Doing your holiday shopping online can be very convenient and even save you money. Unfortunately, some online stores advertising great deals are actually scams that take your money, send fake goods or misuse your financial information. These sites usually have common warning signs you can watch for, including unrealistic prices, little contact information and questionable customer reviews.
Based on information from ScamAdviser, reviews and the sites themselves, these eight online shops are likely scams you should stay away from.
Advertising luxurious jewelry, this online shop entices customers with extreme discounts. It uses the branding, images and product names of Tiffany & Co., though the real company doesn’t list the site as an authorized retailer. The ScamAdviser Trust Score is 2/100 due to issues such as negative reviews, few visitors and anonymous ownership. Plus, there’s no “about us” page, and the shop’s physical address and checkout process are suspicious.
Also mirrored as PiloSaleLtd.com, this suspicious store advertises cheap gadgets, toys, home items, clothes and other items. But not only does it have a low 8/100 ScamAdviser Trust Score, but TrustPilot also shows many complaints regarding missing or deceptive items and customer service issues. Plus, the site is hard to navigate and lacks a phone number and company information on the “about us” page.
After Bed Bath & Beyond’s bankruptcy filing earlier this year, some fake online stores popped up advertising closeout deals. This one has a 3/100 ScamAdviser Trust Score and claims to be helping the retailer get rid of its merchandise. The online store’s red flags include the use of the retailer’s images, layout issues and listings for products at more than 90% off. The only contact information is an email address, and customers often report bad experiences.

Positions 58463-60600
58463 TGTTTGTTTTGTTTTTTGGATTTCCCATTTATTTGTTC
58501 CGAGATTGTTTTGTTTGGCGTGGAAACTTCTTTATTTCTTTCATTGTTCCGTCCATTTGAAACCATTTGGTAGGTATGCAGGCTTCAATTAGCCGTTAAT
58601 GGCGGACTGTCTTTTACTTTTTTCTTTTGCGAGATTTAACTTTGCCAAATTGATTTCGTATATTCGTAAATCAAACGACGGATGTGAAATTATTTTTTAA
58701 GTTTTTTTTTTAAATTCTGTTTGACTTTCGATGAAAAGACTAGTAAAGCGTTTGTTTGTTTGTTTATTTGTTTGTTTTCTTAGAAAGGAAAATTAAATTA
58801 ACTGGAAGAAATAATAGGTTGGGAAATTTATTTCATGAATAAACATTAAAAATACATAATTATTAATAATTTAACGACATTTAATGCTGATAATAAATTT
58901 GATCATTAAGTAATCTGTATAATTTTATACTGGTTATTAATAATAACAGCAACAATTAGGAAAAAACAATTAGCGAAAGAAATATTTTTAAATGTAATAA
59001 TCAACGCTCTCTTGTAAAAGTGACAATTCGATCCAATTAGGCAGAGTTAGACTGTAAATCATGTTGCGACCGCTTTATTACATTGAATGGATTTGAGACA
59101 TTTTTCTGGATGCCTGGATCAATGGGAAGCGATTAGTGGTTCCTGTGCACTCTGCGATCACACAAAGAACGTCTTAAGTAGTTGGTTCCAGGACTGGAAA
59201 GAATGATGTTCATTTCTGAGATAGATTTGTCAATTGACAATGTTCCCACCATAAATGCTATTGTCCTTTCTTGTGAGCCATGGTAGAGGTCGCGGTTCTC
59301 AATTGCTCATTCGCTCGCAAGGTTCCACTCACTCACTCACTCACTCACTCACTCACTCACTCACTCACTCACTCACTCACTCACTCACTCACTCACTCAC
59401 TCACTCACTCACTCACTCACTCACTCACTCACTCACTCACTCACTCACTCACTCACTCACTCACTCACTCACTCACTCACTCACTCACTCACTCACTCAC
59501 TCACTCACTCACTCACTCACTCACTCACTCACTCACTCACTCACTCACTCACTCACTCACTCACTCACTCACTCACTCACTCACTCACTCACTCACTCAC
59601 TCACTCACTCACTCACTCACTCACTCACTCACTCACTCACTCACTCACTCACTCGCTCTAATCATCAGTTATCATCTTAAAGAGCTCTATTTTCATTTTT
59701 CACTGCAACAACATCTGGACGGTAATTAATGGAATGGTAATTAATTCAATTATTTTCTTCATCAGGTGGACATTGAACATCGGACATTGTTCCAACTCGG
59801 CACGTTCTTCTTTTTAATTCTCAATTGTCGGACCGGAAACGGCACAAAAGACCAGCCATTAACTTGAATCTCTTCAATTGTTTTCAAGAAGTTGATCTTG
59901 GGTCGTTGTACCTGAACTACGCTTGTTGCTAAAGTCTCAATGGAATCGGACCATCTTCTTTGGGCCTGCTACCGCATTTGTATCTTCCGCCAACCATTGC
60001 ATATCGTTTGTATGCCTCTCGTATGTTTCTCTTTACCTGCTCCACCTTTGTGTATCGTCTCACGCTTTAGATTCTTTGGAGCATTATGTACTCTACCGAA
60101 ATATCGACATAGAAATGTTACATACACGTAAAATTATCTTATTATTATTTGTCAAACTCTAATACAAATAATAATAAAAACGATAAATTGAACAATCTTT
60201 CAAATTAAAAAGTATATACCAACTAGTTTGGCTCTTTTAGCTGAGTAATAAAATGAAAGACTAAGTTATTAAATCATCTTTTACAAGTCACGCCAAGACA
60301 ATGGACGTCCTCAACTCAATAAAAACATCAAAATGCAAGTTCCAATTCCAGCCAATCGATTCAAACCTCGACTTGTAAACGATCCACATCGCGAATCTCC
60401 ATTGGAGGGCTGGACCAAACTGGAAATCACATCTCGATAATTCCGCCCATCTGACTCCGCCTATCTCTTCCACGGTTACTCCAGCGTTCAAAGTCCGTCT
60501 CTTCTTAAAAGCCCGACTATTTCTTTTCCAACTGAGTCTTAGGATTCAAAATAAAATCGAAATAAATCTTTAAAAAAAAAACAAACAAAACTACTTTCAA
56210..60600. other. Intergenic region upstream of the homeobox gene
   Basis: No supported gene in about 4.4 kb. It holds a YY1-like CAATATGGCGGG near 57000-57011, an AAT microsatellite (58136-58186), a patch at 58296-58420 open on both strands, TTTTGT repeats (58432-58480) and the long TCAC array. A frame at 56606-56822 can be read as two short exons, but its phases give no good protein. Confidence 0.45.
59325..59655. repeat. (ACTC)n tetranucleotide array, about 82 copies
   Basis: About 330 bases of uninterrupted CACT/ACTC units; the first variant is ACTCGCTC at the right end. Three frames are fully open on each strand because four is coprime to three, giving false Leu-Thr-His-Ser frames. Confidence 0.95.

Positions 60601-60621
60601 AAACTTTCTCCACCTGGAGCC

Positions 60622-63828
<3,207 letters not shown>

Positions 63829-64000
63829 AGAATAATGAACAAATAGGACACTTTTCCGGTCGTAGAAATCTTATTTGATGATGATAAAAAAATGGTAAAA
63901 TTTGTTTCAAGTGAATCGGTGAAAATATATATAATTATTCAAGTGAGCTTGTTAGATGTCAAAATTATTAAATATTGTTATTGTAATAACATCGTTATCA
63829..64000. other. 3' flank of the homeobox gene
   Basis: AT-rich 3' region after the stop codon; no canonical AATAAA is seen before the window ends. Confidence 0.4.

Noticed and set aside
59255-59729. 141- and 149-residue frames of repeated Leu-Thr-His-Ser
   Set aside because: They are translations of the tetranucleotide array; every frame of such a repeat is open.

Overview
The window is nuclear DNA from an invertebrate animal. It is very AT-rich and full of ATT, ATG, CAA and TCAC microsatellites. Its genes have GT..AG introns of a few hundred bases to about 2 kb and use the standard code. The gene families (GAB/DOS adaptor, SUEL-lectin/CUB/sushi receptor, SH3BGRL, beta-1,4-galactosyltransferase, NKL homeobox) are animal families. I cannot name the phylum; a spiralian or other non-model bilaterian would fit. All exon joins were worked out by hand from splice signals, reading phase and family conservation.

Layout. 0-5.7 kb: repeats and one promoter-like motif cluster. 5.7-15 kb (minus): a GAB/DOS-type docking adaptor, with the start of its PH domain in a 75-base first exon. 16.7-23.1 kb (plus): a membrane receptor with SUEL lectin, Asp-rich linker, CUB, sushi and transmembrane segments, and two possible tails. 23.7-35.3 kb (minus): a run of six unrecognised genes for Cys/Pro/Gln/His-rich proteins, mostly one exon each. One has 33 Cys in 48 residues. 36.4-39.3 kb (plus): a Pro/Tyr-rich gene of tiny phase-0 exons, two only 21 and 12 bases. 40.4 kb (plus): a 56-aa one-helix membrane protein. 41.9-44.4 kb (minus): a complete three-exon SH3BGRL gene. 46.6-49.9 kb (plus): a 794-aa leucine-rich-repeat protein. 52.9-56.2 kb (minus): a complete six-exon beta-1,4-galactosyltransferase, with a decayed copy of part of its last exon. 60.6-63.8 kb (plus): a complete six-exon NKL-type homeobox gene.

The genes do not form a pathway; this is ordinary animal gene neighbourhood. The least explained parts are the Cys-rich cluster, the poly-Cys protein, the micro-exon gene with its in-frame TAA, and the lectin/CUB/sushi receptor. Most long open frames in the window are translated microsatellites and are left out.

With a ScamAdviser Trust Score of 1/100, this store lists Nike Air Jordan, Yeezy or Dunk shoes at cheap prices. Having an unusual URL, it displays a Nike Factory Store logo but claims to be Trendy Closet on the “about us” page. Other issues include copied product listings, no associated social media and an empty customer reviews page.
Luvasti appears to sell rings, necklaces and bracelets for men and women. While the prices aren’t necessarily very cheap, the site used to offer discounts through TikTok before it wiped its social media presence completely. Having a ScamAdviser Trust Score of 1/100, the shop has some classic red flags, including product pages with suspicious five-star reviews, no contact information and mostly boilerplate policy pages.
Along with coming across ZamsBuy’s website or ads, you might receive emails about its deals on a small selection of clothing. The suspicious online retailer appears to use stolen product details. It also displays grammar errors, provides insufficient “about us” and contact information and lacks customer reviews on the product pages. ScamAdviser says the shop is new and gives it only a 1/100 Trust Score.
Displaying Walmart’s logo, this fake store impersonates the company and claims to offer bikes, printers, grills and other household goods for unusually low prices. However, you’ll notice some issues if you look closely, including broken image links, typos and a contact address associated with known scam sites. The product pages usually lack customer reviews, too. The site’s ScamAdviser Trust Score is 1/100.
With a 1/100 ScamAdviser Trust Score, VolcomLifestyle.com tries to replicate the brand’s authentic website, including using its logo and a similar layout. It takes the site’s product images and information but advertises 80% or higher discounts and bonus gifts. Unlike the real retailer, this shop says it’s based out of Ireland as Fadel-Beatty Limited, and there’s no phone number for support.
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